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DUI Investigations

Field sobriety tests (FSTs) are a series of tests that measure a person’s agility, attention, coordination, and balance. When a person is stopped by an officer for driving under the influence, the person may be asked to perform a series of field sobriety tests. While the person performs the test, the officer will closely monitor the person’s balance, coordination, and ability to follow directions. Field sobriety tests are voluntary, which means a person has the right to refuse to perform them.

It is important to know that even a sober person could have difficulty passing the field sobriety tests. There are many reasons a person could possibly fail the tests such as poor instructions, fatigue, weather conditions, or nervousness. Each tests’ degree of difficulty could also impact a person’s ability to pass or fail. Scientific studies have shown that most field sobriety tests are unreliable, which has lead some states to adopt a set of 3 standardized tests which include the walk and turn test, the one leg stand test, and the nystagmus test.

Walk and Turn Test - during the walk and turn test, the officer asks the person to take nine heel-to-toe steps, stop, turn, and take nine more heel-to-toe steps. While the person performs the test, the officer will look to see if the person can follow instructions, maintain balance, and stay on the designated line.

One Leg Stand Test - during the one leg stand test, the person will be asked to stand with their heels together and their arms at their side. The officer will then ask the person to raise one leg (their choi ce) six inches off of the ground while counting out loud until told to stop. The officer will watch to see if the person loses balance, sways, or puts their foot down.

Nystagmus Test - during the horizontal gaze nystagmus test, also known as the horizontal or vertical gaze test, the officer will hold an object such as a pen about 12 to 15 inches from the person’s face. The officer will then move the object from side-to-side while watching the person’s eyes. If the person’s eyes involuntarily jerk or tremble, it can be taken as a sign that the person has consumed alcohol.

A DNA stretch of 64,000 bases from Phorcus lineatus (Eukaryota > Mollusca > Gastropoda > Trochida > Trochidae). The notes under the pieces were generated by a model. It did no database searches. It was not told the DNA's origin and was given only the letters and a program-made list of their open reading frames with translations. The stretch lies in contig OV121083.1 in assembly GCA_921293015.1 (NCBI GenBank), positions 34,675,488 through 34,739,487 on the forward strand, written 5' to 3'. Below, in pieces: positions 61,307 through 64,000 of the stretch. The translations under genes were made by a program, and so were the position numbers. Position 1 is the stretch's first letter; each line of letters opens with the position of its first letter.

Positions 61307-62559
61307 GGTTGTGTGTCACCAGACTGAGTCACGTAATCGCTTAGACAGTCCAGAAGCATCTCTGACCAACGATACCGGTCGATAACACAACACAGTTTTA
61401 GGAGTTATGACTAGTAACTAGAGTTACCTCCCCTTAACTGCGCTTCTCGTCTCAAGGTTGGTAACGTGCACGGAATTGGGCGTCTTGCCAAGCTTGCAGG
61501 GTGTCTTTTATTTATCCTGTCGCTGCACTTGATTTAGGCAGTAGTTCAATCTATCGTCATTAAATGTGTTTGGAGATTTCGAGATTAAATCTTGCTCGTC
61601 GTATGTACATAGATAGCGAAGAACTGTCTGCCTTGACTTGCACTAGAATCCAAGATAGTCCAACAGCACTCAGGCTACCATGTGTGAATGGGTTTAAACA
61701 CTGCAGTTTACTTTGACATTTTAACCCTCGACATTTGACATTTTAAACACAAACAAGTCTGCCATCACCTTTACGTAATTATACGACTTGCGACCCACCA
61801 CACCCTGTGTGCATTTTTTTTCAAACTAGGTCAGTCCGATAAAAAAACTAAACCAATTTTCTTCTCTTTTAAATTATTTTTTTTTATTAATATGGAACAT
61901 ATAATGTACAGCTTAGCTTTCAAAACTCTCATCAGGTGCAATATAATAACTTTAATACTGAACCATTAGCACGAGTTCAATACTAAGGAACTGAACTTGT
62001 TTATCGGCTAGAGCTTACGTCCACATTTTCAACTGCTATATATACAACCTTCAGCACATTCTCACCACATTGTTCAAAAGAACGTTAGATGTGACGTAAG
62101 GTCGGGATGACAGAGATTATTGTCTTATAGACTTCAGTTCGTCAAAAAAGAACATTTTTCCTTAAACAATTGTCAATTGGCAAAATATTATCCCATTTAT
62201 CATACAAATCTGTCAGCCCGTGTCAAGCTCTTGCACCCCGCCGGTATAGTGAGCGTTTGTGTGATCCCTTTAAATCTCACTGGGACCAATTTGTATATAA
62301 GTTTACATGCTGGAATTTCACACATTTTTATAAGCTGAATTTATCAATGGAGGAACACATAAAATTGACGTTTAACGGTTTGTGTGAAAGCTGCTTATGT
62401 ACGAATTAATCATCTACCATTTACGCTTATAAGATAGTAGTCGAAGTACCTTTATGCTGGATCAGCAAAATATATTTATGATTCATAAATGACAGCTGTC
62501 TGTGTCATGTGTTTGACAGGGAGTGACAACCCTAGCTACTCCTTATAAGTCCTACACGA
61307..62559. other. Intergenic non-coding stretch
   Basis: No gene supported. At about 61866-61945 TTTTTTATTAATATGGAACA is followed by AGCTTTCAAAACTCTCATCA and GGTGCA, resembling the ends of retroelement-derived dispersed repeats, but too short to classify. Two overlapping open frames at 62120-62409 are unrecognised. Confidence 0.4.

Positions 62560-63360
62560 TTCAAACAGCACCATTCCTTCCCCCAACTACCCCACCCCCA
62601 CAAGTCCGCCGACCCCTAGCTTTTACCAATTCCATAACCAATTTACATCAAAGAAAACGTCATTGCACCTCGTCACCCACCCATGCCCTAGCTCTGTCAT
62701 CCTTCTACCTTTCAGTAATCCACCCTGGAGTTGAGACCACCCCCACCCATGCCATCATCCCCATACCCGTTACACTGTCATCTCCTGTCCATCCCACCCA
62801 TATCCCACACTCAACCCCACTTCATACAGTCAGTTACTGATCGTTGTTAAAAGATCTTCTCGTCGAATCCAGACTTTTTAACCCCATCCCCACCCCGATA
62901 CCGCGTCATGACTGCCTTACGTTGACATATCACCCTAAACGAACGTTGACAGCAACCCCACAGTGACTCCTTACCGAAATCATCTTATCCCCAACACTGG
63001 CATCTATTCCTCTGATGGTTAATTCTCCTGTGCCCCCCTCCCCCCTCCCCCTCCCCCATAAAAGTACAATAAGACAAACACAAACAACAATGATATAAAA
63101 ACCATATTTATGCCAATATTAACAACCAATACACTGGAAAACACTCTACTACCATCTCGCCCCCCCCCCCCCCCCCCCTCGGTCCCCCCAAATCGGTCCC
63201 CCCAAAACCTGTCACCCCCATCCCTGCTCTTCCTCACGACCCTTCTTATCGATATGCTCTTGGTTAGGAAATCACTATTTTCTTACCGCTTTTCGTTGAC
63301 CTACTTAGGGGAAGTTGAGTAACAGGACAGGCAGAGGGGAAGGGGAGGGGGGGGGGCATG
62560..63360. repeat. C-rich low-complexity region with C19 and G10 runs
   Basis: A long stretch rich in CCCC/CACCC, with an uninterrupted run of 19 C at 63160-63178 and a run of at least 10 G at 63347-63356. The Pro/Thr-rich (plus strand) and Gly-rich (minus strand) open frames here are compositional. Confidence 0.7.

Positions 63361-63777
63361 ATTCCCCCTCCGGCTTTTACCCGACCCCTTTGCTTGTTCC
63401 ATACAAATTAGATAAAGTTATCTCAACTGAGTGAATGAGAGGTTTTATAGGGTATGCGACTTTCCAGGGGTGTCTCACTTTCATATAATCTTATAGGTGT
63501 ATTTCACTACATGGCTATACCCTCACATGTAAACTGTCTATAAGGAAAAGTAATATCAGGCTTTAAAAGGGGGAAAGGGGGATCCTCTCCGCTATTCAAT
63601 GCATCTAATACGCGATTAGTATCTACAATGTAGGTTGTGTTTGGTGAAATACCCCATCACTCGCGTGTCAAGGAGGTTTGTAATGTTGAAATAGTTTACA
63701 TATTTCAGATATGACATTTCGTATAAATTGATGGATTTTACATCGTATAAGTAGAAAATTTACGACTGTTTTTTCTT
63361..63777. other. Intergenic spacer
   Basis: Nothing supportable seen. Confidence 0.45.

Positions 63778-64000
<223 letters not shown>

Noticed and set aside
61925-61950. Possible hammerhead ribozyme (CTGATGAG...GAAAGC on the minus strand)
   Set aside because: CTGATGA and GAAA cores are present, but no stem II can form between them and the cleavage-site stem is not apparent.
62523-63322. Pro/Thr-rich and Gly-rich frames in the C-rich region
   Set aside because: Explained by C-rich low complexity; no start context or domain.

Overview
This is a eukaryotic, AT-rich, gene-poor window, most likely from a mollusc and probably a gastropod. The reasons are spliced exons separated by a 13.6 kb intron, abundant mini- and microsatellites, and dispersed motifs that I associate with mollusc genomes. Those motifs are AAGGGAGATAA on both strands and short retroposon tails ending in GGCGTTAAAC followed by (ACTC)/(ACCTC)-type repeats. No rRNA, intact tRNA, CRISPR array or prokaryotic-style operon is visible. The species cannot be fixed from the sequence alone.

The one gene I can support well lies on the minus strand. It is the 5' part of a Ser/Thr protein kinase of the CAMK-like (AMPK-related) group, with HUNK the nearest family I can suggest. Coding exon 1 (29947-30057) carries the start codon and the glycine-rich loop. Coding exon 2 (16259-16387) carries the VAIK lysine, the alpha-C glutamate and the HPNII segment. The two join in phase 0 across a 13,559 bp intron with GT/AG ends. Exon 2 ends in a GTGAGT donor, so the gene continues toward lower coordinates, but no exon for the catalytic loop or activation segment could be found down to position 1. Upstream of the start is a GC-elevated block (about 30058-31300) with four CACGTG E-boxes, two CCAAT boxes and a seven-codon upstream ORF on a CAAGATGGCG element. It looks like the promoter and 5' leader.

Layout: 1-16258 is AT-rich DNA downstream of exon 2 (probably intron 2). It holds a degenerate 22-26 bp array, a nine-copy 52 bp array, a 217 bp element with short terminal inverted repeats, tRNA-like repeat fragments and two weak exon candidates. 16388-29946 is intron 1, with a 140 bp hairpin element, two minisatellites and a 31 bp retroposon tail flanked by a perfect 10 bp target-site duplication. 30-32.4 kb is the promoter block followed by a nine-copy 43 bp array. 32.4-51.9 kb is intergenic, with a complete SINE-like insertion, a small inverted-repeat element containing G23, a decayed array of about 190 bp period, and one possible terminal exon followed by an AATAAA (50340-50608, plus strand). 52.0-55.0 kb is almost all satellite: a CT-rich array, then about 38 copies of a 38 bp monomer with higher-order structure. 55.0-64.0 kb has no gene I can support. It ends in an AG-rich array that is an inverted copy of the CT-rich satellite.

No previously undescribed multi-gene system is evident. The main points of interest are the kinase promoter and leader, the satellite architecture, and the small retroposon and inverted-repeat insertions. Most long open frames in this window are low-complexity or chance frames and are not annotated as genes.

Why Field Sobriety Tests Are Not Always Accurate
If an officer does not give specific instructions, failure on these tests is inevitable. The suspect loses points on the tests if he/she raise their arms, sways, loses balance, or does not follow directions. If it is dark outside, the person may have a hard time coordinating his/her movements, which can lead to hopping or swaying while trying to stay balanced.

Slippery roads or adverse weather conditions can also complicate tests. If a person is nervous or unsure of the officer’s directions, he/she could make mistakes that will make them appear to be under the influence according to the tests’ standards.

Why Blood Alcohol Testing Is Not Always Accurate
It is important to remember that the blood alcohol test is supposed to determine the blood alcohol concentration during the time the driver was operating his/her motor vehicle, not after the fact. This means there can be a significant difference between a driver’s BAC at the time of driving and the driver’s BAC at the time the test is taken.

There are three types of tests law enforcement uses to determine a person’s blood alcohol level. Blood alcohol can be measured by a person’s breath, blood, or urine. Certain factors such as gender, amount of alcohol consumed, weight, type of alcohol consumed, and food consumption can make blood alcohol test results much higher.

San Francisco DUI Attorney

If you have been arrested for DUI in San Francisco, obtaining a qualified attorney is the most important decision you can make. A DUI attorney can protect your rights, inform you of your legal options, investigate the conditions of your arrest, and question law enforcement and witnesses. A skilled attorney can also provide the resources and aggressive defense you will need to successfully fight your DUI charges.

The Law Office of Robert Tayac has been helping people charged with DUI in San Francisco for over a decade. Attorney Robert Tayac has the education, training and experience to defend your drunk driving case. Attorney Tayac can also help you schedule your hearing with the DMV and represent you at the hearing. Remember, you only have 10 days to prevent your license from being suspended. When you work with Robert Tayac, you can be assured that you are retaining the services of a knowledgeable, trustworthy DUI defense lawyer.

Contact The Office

Mr. Tayac and the DUI investigators and experts working with him stand ready to help you or your family member. A member of the office is available to speak with you regarding the case any day of the week between the hours of 8:00 a.m. and 8:00 p.m. Pacific Standard Time at 415-552-6000.

If you hire the Law Office of Robert Tayac, you will know that you have retained the services of the most knowledgeable and experienced DUI defense team.